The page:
In this essay, I suggest that the central section of Mary Shelley’s Frankenstein – the creature’s description of his first experiences – echoes Hume’s and Bacon’s discussions of inductive reasoning. Because the creature must learn the causes of phenomena the reader takes for granted, his story defamiliarizes both the reader’s world and the process of induction itself. The creature’s tale thus functions as a travel narrative, and produces the cognitive estrangement associated with science fiction. I then examine the prominence of inductive reasoning in the novel as a whole, and discuss Victor’s and the creature’s singular situations as resistant to inductive understanding. I argue that Shelley uses various narrative techniques (such as embedded narratives and character doubling) to invite and frustrate readers’ attempts to use induction to solve the novel’s central moral questions. The reader’s inability to form coherent inductive patterns in part accounts for the novel’s radical ambiguity. Finally, I suggest some consequences for Frankenstein’s relation to the gothic: the novel departs from gothic conventions in its unusual use of the doppelgänger, and its rhetorical goals in invoking induction.
This essay explores the transformations of the female demon in Dacre’s Zofloya and Brontë’s Wuthering Heights in relation to issues of femininity and domestic space. The mutability of the Gothic genre allows for the emergence of a new female demon introduced by Dacre and rewritten by Brontë. Tracing the domestication of Victoria and Catherine reveals the significance of the role of performance in the female demon’s acceptance into this feminized space. Masculinity and sensibility are also examined since the female demon is guided into the domestic sphere by effeminate male characters and then fall prey to their more masculine demon lovers. This essay argues that although the female demon’s newly acquired skill of performance and transformation allows her to explore the realm of the domestic, Dacre and Brontë suggest, by ultimately reverting to traditional Gothic perceptions of femininity, that her domestication is her demise.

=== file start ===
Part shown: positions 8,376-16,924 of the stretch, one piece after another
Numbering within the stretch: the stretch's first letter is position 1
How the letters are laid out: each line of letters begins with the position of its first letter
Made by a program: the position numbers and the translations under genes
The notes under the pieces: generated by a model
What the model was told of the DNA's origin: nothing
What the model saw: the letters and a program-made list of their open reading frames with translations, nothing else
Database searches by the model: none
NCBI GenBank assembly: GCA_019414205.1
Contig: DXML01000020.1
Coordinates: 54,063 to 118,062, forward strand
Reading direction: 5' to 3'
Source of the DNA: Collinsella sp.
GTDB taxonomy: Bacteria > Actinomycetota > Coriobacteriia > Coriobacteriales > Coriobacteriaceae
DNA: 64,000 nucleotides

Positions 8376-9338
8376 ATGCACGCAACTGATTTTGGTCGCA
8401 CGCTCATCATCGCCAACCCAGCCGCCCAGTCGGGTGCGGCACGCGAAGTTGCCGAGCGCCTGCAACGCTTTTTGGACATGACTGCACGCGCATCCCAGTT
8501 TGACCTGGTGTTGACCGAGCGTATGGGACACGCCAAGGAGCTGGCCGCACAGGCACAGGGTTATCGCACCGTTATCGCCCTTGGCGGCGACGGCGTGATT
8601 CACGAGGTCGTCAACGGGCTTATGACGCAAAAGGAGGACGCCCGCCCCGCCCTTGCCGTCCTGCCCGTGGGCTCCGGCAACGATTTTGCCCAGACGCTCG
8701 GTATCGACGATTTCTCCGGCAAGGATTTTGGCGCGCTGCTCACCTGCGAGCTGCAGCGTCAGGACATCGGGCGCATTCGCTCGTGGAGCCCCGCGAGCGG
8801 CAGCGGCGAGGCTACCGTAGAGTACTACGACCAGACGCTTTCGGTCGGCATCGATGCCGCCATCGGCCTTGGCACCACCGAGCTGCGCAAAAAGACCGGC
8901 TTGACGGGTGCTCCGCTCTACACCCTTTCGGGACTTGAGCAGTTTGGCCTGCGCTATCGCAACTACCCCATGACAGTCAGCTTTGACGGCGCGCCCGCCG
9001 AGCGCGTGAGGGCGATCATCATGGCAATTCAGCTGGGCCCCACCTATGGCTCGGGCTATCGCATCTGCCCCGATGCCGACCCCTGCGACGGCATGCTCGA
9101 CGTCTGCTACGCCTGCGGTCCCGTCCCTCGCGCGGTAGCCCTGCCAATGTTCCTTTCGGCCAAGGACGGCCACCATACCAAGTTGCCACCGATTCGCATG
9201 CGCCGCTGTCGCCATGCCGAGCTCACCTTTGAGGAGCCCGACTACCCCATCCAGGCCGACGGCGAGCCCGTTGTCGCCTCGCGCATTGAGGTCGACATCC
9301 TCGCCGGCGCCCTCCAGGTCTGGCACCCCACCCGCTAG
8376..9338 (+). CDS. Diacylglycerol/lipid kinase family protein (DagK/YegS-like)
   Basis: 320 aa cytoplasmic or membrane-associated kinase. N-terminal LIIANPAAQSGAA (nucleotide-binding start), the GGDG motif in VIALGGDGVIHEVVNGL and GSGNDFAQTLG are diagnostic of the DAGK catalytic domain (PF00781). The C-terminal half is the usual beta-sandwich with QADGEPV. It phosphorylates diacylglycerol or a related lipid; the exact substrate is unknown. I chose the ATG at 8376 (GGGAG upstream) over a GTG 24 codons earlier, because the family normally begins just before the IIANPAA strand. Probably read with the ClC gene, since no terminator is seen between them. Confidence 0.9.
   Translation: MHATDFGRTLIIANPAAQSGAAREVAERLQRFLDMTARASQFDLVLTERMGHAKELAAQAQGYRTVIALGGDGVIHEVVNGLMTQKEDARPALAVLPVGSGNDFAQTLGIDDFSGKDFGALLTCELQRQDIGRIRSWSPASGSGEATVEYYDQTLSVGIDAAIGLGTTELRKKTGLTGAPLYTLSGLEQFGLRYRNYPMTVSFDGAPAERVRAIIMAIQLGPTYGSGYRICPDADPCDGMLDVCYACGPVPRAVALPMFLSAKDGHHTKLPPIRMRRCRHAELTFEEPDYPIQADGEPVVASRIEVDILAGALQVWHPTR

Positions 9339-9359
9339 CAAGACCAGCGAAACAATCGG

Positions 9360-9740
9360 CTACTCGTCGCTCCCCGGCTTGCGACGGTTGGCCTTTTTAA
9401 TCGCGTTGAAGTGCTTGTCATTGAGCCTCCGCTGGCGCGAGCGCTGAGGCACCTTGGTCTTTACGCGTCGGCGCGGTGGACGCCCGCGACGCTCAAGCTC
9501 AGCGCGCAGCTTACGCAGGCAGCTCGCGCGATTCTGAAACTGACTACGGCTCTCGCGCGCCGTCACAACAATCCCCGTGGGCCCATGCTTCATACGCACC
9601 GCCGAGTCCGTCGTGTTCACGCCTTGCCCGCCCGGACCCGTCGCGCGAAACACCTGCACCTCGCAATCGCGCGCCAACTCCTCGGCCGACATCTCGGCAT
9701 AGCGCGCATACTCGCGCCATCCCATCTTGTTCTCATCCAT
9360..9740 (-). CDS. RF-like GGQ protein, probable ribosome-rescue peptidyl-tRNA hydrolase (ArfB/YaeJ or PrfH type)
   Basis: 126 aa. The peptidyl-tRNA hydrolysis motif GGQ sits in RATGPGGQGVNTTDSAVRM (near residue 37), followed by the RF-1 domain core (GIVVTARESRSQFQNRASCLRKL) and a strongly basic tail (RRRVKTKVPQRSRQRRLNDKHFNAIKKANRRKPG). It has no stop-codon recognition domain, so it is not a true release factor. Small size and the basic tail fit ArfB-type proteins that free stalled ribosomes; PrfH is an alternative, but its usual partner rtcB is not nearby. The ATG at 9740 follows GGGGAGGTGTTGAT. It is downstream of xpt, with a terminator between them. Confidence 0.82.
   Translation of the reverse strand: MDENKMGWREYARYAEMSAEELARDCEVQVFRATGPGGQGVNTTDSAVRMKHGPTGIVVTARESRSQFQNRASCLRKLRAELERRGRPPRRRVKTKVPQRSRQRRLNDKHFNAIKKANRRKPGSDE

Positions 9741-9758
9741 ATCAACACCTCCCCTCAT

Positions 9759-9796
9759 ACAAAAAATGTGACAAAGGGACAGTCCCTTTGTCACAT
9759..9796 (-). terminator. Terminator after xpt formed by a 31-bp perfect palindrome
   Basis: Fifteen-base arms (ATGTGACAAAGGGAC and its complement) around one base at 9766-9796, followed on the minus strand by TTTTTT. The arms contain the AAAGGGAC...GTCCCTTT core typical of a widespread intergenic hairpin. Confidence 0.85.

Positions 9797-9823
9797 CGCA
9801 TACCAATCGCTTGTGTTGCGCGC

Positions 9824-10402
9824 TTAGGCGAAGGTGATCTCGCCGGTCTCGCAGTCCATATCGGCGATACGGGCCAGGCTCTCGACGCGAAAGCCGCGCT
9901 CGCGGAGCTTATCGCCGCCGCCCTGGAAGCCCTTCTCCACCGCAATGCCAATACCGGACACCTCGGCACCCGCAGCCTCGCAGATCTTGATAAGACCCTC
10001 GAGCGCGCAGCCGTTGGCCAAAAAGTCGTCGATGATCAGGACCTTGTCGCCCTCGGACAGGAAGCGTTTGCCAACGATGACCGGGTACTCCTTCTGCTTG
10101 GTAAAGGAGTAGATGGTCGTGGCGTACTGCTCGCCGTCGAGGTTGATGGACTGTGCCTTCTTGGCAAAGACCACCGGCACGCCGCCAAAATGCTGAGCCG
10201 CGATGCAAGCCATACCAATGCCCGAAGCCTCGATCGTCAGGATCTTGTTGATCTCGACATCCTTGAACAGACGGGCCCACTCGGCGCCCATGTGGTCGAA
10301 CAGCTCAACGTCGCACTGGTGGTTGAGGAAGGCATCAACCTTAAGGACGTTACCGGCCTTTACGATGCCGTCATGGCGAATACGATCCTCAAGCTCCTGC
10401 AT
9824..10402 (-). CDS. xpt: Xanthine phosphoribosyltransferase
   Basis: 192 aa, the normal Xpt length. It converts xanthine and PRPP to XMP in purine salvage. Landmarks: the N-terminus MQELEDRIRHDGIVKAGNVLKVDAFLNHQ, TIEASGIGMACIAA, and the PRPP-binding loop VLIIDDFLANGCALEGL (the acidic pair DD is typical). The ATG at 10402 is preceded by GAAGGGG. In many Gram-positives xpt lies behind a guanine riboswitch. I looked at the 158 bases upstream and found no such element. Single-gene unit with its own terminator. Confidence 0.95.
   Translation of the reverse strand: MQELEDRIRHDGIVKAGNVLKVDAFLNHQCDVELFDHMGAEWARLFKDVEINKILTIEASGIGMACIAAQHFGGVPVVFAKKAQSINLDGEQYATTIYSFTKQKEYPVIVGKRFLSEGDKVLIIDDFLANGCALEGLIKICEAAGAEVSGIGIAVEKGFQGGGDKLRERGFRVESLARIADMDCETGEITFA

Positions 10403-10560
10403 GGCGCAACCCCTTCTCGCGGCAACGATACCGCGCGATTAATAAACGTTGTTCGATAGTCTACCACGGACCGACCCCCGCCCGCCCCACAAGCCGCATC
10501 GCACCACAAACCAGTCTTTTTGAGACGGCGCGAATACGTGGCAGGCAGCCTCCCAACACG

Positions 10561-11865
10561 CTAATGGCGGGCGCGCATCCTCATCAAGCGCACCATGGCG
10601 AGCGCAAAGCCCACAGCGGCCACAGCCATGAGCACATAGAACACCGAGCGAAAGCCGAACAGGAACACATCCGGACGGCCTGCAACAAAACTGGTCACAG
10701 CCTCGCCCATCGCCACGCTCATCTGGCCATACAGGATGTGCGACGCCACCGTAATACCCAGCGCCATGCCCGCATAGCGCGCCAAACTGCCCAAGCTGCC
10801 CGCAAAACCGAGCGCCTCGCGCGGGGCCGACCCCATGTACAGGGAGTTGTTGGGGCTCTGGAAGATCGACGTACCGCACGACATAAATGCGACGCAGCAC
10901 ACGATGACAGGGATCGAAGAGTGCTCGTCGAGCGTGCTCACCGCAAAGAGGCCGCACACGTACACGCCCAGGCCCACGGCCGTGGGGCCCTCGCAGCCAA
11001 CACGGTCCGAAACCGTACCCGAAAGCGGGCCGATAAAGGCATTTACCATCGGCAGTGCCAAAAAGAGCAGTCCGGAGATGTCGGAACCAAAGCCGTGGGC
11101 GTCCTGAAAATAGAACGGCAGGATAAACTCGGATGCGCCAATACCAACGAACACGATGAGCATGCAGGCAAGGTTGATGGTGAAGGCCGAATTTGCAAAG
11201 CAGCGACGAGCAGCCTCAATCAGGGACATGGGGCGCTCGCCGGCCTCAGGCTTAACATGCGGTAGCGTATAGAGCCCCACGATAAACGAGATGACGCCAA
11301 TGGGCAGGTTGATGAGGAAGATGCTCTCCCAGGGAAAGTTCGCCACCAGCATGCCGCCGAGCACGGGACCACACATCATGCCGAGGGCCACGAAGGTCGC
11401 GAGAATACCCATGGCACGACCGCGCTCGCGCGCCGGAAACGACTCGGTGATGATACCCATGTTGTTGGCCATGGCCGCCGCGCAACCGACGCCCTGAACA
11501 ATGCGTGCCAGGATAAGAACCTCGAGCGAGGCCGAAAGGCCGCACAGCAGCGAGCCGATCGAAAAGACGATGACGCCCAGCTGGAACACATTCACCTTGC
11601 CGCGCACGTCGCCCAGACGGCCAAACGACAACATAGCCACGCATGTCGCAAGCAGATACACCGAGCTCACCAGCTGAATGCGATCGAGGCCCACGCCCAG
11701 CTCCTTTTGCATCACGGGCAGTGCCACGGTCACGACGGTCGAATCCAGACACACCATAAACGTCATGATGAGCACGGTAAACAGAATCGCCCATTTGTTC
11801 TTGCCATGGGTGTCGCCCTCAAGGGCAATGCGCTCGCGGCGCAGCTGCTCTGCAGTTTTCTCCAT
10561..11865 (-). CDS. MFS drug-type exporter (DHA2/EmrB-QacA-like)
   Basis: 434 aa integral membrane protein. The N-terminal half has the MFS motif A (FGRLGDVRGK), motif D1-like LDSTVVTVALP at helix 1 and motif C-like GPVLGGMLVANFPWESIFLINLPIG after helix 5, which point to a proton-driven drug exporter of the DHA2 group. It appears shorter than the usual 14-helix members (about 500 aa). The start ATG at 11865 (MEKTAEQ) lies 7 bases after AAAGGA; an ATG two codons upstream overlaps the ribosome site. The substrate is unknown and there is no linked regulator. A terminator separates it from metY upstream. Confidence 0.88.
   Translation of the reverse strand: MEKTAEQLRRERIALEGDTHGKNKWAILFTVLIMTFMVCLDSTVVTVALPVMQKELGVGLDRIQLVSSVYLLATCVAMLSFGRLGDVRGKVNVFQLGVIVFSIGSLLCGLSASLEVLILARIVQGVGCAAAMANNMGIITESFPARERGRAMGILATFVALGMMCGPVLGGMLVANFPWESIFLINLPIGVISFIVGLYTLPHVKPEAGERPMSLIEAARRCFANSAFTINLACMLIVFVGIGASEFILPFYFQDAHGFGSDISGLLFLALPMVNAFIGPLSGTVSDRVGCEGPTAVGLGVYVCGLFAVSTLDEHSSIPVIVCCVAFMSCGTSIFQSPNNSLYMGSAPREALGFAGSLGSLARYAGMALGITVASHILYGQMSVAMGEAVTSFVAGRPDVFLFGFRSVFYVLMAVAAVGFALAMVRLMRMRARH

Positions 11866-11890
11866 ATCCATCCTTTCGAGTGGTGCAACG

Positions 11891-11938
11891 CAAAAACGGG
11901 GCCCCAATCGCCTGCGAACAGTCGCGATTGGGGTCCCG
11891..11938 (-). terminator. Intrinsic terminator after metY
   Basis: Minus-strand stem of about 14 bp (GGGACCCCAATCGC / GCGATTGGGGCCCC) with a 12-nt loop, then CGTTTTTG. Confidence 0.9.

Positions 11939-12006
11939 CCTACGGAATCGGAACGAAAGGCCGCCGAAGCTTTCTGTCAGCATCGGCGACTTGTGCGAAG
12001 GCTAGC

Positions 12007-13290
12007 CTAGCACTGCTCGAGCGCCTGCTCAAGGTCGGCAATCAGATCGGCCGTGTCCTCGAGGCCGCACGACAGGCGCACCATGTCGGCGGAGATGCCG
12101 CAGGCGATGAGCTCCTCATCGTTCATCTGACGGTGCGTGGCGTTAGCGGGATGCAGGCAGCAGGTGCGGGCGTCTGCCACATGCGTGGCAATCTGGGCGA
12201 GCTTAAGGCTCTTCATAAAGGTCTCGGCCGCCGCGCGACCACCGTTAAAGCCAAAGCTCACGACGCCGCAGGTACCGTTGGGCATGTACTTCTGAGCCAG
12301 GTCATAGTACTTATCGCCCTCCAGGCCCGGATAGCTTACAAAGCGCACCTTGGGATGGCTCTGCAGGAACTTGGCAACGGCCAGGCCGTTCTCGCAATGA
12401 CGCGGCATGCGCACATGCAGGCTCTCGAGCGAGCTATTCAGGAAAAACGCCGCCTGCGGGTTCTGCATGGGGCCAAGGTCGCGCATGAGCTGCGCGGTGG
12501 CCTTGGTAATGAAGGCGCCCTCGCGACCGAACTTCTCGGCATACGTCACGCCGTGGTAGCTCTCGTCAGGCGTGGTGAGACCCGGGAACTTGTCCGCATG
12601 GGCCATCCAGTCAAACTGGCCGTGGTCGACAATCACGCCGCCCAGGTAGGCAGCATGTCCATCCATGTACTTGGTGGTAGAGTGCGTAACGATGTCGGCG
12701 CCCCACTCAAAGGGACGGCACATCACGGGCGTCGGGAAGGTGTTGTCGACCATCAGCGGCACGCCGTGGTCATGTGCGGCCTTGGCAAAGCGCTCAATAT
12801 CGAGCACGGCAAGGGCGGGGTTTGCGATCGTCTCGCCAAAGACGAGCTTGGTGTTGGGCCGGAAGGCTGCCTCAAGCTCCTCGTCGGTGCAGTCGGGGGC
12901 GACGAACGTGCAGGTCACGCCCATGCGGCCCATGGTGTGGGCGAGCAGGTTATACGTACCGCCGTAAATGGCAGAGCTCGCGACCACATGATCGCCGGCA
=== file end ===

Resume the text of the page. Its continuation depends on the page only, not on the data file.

Robert Louis Stevenson’s 1886 novella, The Strange Case of Dr. Jekyll and Mr. Hyde, has historically been read as a “timeless” allegory dramatizing the fundamental conflict between the “good” and “evil” elements of human nature. More recent readings of the novel, however, have put forth historicized interpretations of the text emphasizing its engagements with the cultural developments of late-nineteenth-century Britain. This article builds upon these historicized readings, arguing that Stevenson’s novella is reflective of the anxieties engendered by current theories of evolutionary degeneration and, more specifically, its manifestations in illicit behaviour, especially in the areas of alcohol consumption and sexual expression. Stevenson’s novel actively critiques those cultural sites most vocal in articulating such anxieties, namely the temperance and social purity movements of the later nineteenth century. Dr. Jekyll and Mr. Hyde thus deploys a language of (in)temperance to interrogate the potentially destructive results of an evolutionary model which posits the subject as already split between his or her civilized (moral) and barbaric (immoral) selves.